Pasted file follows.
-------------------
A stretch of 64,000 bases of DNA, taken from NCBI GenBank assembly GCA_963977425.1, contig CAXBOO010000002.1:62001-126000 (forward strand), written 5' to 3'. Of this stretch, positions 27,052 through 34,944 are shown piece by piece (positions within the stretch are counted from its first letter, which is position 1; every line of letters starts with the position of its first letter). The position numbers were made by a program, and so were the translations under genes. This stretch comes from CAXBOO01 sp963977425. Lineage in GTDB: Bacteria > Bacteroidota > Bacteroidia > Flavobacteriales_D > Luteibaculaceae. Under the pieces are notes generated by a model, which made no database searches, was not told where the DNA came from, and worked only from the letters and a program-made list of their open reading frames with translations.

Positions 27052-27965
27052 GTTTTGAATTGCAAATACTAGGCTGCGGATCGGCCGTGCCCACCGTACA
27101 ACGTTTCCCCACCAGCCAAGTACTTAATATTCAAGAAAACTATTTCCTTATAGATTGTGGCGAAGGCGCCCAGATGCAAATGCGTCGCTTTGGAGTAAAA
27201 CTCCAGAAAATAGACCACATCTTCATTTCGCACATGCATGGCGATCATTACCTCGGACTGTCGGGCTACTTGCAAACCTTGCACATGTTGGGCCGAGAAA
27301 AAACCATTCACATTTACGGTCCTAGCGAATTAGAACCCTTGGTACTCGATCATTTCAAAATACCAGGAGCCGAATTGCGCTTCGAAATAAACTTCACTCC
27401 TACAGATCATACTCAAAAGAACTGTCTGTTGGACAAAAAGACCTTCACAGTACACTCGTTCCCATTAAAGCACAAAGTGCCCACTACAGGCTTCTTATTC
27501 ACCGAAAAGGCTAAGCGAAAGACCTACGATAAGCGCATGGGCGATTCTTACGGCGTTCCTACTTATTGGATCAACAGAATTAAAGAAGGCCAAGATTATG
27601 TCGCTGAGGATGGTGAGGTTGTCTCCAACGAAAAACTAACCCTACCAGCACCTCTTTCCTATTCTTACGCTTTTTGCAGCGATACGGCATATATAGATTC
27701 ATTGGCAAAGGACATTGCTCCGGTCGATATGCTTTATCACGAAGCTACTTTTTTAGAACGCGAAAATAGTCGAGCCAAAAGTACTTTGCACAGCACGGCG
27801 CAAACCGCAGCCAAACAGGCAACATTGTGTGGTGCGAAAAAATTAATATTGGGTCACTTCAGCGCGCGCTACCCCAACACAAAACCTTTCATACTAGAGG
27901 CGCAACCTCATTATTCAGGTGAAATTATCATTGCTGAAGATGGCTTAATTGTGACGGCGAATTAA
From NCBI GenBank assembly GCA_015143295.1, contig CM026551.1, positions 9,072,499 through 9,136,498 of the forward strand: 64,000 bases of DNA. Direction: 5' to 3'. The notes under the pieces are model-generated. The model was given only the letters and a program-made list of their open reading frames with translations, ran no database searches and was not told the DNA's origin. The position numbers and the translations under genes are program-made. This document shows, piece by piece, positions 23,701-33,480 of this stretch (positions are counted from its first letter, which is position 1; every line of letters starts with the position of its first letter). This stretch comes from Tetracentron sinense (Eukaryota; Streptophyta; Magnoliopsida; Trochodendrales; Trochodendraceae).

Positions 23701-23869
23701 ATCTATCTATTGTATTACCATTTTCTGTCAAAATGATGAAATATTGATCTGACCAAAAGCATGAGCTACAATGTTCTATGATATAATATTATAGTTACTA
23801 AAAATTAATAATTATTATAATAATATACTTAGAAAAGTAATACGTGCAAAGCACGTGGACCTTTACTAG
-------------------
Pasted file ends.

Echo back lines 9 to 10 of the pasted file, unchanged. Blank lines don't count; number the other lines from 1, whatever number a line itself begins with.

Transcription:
27601 TCGCTGAGGATGGTGAGGTTGTCTCCAACGAAAAACTAACCCTACCAGCACCTCTTTCCTATTCTTACGCTTTTTGCAGCGATACGGCATATATAGATTC
27701 ATTGGCAAAGGACATTGCTCCGGTCGATATGCTTTATCACGAAGCTACTTTTTTAGAACGCGAAAATAGTCGAGCCAAAAGTACTTTGCACAGCACGGCG